South Dakota House Passes Bill to Ban Absentee Ballot Drop Boxes in Elections

South Dakota House Passes Bill to Ban Absentee Ballot Drop Boxes in Elections
Official absentee ballot issued in Washington, D.C., on Oct. 11, 2022. (Bill Clark/CQ-Roll Call, Inc via Getty Images)
Caden Pearson

The South Dakota House of Representatives has passed a bill proposing to make the use of drop boxes for absentee ballots illegal in all elections in the state.

The bill, HB 1165, which requires all voters to return mail-in ballots either by mail or in-person to elections offices, advanced to the state Senate after the GOP-majority lower chamber voted 57–11 on Tuesday.
According to the new legislation (pdf), the state’s mail-in voting processes would change to allow partisan poll watchers to observe the ballot counting, prohibit the distribution of pre-filled mail-in ballot applications, and increase penalties for mail-in voting misdemeanors.

Per the legislation, county auditors will be banned from sending out absentee ballots after the Monday before Election Day, and the state Board of Elections must create rules for absentee voting in nursing facilities, assisted living centers, and hospitals.

These rules would be valid for both primary and general elections.

“It will clean up our elections,” said Republican state Rep. Kevin Jensen. “It doesn’t infringe on anybody.”

The Bill

According to the bill, South Dakota residents wishing to vote by mail must make a written request for an absentee ballot, signed by the applicant, and it must contain their voter registration address, as well as an oath verifying the information.

The oath can be administered by a notary public or authorized officer, and if the request does not include an oath, it must be accompanied by a copy of the voter’s identification card, the bill states. The request can be used to obtain an absentee ballot for all elections in the same calendar year, if indicated.

The ballot will be sent to the voter’s residence or temporary address as designated by the voter, according to the bill. Residents covered by the Uniformed and Overseas Citizens Absentee Voting Act can opt to receive their ballot electronically.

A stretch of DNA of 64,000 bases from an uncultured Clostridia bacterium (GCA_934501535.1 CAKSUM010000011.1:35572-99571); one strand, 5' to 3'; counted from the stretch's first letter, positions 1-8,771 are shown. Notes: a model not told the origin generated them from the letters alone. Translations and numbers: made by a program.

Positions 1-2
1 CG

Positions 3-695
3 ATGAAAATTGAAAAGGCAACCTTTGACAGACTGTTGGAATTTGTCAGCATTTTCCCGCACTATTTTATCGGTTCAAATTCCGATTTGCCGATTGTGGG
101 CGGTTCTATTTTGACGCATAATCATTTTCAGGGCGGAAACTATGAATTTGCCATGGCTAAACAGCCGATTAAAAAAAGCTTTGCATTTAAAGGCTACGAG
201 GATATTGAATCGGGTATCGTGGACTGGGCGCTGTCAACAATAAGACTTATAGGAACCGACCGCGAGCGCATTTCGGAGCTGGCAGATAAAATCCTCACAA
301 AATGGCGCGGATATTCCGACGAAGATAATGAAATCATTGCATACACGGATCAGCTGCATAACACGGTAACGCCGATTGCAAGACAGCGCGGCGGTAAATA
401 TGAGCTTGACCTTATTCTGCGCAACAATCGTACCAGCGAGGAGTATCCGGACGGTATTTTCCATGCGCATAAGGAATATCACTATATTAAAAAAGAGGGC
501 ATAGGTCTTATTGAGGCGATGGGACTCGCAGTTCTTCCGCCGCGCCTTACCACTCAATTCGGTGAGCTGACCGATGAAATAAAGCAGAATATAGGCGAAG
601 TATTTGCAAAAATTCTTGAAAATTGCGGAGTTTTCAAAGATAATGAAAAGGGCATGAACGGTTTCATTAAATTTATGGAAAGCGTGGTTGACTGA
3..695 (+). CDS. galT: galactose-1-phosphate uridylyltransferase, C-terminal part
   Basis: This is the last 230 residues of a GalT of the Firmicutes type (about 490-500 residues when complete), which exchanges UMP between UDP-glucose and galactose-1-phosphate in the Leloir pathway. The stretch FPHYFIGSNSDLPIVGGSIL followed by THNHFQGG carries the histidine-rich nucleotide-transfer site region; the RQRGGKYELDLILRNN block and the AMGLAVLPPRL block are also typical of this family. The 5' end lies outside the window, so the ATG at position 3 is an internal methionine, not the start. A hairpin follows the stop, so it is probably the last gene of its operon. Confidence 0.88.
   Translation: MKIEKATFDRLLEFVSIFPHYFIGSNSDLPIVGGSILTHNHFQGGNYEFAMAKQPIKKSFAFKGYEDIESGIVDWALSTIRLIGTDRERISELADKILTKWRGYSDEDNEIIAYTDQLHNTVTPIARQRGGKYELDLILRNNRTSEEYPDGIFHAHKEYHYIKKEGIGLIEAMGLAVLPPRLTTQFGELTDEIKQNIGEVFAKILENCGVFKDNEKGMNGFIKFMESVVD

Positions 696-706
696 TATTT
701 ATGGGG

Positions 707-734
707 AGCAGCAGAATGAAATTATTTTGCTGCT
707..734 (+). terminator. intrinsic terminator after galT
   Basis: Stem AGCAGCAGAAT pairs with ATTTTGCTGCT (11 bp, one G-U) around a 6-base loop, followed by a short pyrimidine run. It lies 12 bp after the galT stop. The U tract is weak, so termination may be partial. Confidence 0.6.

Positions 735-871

The bill states that the person in charge of the election will stamp the application with the date of receipt and must keep a record of the name, mailing address, and voting precinct of each applicant. A copy of this record will be delivered to the superintendent of the election board of the applicant’s home precinct.

Republican state Rep. Kirk Chaffee, the bill’s sponsor, summed it up with the phrase: “Easy to vote, hard to cheat.”

The bill, which will now go to the state Senate State Affairs committee, is likely to become law as Republicans control both chambers of the state Legislature and the governorship.

If signed into law, South Dakota will join the growing number of Republican states that have restricted drop boxes in recent years.

Drop Boxes ‘Convenient’

Proponents of the use of drop boxes in elections argue they offer a convenient and accessible option for voters to return their ballots.

Democracy Docket, a progressive media platform founded by top Democrat lawyer Marc Elias, states on its website that by providing a round-the-clock option, voting “becomes as easy as filling out a ballot at home and depositing it in a secure box whenever the voter has time, a much more convenient process than going to a polling place or dropping it off at an election office during their limited hours of operation.”

The organization also says they are more convenient for election officials as they allow them to collect ballots directly from voters, avoiding issues with postal services and potential delays.

A number of states have enacted restrictions on drop boxes in recent years. Last year, the Wisconsin Supreme Court ruled them illegal.

In January, Ohio restricted the number of ballot drop boxes per county to one and changed the law to require photo identification as a requirement for voting, instead of relying on other government documents or utility bills. The state also shortened the time frame for returning ballots and fixing any errors (known as “curing”), while also banning curbside voting.

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